Northwest Colorado Visiting Nurse Association: Get healthy |

Northwest Colorado Visiting Nurse Association: Get healthy

Lindsay Biller

Have you wondered or possibly been told that you are at risk for developing diabetes or that you have prediabetes? Or are you just looking for some help to get healthy?

The Northwest Colorado Visiting Nurse Association is offering a free evidence-based lifestyle change class for preventing Type 2 diabetes. You’ll learn how to:

• Exercise and enjoy it

• Manage your stress

• Set fat gram and exercise goals

• Understand portion sizes

• Lose weight and keep it off

• Eat healthy in your community

• Overcome barriers

• Set self-management goals

• Sustain lifelong changes

These lifestyle changes reduced the risk of developing Type 2 diabetes by 58 percent in people with prediabetes. Participants will work with a lifestyle coach in a group setting to learn strategies for incorporating physical activity into daily life and eating healthy. Lifestyle coaches work with participants to identify emotions and situations that can sabotage their success, and the group process encourages participants to share strategies for dealing with challenging situations.

According to the Centers for Disease Control and Prevention, diabetes is becoming more common in the United States. From 1980 through 2011, the number of Americans with diagnosed diabetes has more than tripled (from 5.6 million to 20.9 million).

Diabetes is a serious disease in which blood glucose (blood sugar) levels are above normal. Most people with diabetes have Type 2, which used to be called adult-onset diabetes. At one time, Type 2 diabetes was more common in people ages 45 and older. But now more young people, even children, have the disease because many are overweight or obese.

Diabetes can lead to problems such as heart disease, stroke, vision loss, kidney disease and nerve damage.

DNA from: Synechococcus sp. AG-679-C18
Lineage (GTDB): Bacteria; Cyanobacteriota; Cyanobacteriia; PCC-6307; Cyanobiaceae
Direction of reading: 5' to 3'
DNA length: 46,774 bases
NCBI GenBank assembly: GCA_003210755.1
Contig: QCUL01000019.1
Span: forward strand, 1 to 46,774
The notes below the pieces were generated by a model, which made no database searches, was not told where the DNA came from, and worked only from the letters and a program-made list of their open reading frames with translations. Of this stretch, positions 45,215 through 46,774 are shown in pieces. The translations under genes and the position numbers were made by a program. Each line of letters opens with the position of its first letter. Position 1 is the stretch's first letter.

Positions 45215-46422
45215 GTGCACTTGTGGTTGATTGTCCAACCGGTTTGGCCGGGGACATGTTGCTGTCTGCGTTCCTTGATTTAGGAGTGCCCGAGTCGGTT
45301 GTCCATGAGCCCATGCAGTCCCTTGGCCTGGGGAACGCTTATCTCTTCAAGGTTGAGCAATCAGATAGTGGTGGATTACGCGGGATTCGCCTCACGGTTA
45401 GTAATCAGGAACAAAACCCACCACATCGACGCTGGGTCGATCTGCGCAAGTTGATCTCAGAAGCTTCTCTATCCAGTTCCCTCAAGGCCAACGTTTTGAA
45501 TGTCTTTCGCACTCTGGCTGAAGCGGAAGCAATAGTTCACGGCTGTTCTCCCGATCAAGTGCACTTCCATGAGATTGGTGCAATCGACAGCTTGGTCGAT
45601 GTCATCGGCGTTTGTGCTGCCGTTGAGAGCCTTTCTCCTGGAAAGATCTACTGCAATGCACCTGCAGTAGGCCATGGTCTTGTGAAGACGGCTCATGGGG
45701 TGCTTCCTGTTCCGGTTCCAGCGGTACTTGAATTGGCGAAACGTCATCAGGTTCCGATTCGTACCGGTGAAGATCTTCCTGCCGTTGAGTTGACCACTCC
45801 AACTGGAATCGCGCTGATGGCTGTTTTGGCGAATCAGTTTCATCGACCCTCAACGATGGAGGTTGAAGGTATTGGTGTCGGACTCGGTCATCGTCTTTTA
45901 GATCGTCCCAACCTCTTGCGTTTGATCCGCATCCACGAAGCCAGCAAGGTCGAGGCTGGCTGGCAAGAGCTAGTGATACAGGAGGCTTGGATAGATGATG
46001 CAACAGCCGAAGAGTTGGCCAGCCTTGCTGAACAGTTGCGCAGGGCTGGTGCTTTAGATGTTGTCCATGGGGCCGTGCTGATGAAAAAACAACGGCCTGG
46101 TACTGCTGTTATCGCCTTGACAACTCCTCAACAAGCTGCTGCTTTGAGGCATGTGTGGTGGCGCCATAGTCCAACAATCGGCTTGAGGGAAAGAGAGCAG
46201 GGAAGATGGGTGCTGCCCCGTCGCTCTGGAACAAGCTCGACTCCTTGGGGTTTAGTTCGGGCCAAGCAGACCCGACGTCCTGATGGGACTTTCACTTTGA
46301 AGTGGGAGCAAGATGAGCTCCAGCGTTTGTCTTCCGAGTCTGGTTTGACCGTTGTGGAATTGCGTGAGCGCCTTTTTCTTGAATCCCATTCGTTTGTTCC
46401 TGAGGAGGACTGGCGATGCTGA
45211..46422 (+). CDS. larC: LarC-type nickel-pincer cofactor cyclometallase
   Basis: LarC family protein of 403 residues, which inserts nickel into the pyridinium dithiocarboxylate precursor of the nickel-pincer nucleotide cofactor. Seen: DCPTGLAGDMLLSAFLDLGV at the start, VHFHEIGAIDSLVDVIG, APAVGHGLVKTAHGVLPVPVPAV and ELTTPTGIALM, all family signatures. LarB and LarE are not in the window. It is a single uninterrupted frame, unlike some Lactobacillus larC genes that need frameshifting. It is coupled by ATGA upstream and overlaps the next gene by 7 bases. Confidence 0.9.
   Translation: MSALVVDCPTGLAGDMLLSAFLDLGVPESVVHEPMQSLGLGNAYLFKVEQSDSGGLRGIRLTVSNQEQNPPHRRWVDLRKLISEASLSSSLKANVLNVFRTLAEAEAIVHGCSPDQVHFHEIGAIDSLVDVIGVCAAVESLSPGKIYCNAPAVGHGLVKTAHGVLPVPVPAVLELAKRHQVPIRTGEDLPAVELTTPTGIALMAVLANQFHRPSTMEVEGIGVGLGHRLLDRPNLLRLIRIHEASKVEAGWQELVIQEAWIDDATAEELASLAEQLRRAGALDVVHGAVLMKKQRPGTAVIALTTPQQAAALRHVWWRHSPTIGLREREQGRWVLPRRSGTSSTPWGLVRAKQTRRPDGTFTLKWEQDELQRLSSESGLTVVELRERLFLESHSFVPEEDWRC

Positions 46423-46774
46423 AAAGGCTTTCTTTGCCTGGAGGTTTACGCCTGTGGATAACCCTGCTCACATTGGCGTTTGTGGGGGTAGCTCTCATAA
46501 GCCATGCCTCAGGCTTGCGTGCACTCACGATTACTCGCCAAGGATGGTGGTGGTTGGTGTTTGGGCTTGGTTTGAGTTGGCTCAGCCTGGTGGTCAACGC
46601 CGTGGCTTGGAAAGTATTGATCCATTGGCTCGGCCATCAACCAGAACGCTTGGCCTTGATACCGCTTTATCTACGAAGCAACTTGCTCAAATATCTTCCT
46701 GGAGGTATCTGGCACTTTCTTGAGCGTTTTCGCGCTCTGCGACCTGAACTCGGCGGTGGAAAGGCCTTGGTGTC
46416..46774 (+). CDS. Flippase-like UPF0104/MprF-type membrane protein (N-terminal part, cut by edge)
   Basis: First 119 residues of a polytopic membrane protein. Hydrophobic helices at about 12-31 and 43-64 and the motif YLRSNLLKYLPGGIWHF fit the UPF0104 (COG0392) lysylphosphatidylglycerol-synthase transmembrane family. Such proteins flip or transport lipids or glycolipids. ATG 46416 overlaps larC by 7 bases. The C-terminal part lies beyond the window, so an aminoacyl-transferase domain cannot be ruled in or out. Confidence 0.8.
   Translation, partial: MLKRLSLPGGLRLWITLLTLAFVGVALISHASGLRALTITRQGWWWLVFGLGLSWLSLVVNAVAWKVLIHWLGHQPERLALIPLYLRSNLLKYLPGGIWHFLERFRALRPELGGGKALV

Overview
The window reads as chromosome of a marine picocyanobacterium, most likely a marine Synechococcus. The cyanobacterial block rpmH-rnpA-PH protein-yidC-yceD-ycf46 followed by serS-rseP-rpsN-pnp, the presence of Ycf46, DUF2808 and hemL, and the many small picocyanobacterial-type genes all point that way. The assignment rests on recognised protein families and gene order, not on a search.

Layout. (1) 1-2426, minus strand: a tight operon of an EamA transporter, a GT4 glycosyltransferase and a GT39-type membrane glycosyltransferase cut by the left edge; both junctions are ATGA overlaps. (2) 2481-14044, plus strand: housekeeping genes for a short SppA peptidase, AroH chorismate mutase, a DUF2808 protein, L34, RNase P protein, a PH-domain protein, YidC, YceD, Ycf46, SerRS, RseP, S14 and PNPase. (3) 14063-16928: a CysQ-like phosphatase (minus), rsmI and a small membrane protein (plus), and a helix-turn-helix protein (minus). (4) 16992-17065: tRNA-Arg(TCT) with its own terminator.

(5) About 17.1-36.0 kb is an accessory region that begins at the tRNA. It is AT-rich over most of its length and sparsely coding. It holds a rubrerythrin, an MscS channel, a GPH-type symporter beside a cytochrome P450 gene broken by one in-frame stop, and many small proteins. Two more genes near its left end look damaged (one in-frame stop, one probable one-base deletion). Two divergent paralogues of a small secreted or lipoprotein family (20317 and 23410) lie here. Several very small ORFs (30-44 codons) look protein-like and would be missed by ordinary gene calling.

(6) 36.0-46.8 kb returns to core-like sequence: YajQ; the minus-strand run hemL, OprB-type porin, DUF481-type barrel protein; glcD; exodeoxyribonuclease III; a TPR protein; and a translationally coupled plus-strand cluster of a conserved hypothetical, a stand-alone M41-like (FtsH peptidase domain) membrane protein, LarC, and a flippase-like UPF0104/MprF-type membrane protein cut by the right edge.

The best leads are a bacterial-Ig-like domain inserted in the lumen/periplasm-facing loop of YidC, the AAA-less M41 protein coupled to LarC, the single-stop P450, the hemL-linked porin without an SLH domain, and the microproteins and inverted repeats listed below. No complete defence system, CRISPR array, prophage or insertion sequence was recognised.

One out of four people do not know they have diabetes. Many people do not find out they have diabetes until they are faced with problems such as blurry vision or heart trouble. That’s why you need to know if you are at risk for diabetes.

You can prevent certain types of diabetes

An estimated 86 million Americans ages 20 and older have prediabetes.

Before people develop Type 2 diabetes, they usually have “prediabetes” — that means their blood glucose levels are higher than normal but not yet high enough to be called diabetes.

People with prediabetes are more likely to develop diabetes within 10 years, and they are more likely to have a heart attack or stroke.

Diabetes prevention is proven, possible and powerful. Studies show that people at high risk for diabetes can prevent or delay the onset of the disease by losing 5 to 7 percent of their weight, if they are overweight — that’s 10 to 14 pounds for a 200-pound person.

If you haven’t already done so, be sure to talk with your health care team about your risk and whether you should be tested.

For more information or to sign up for the class, call Lindsay at 970-871-7634.

Information provided by the Centers for Disease Control and Prevention and The National Diabetes Education Program.

Lindsay Biller is a community health educator at the Northwest Colorado Visiting Nurse Association.

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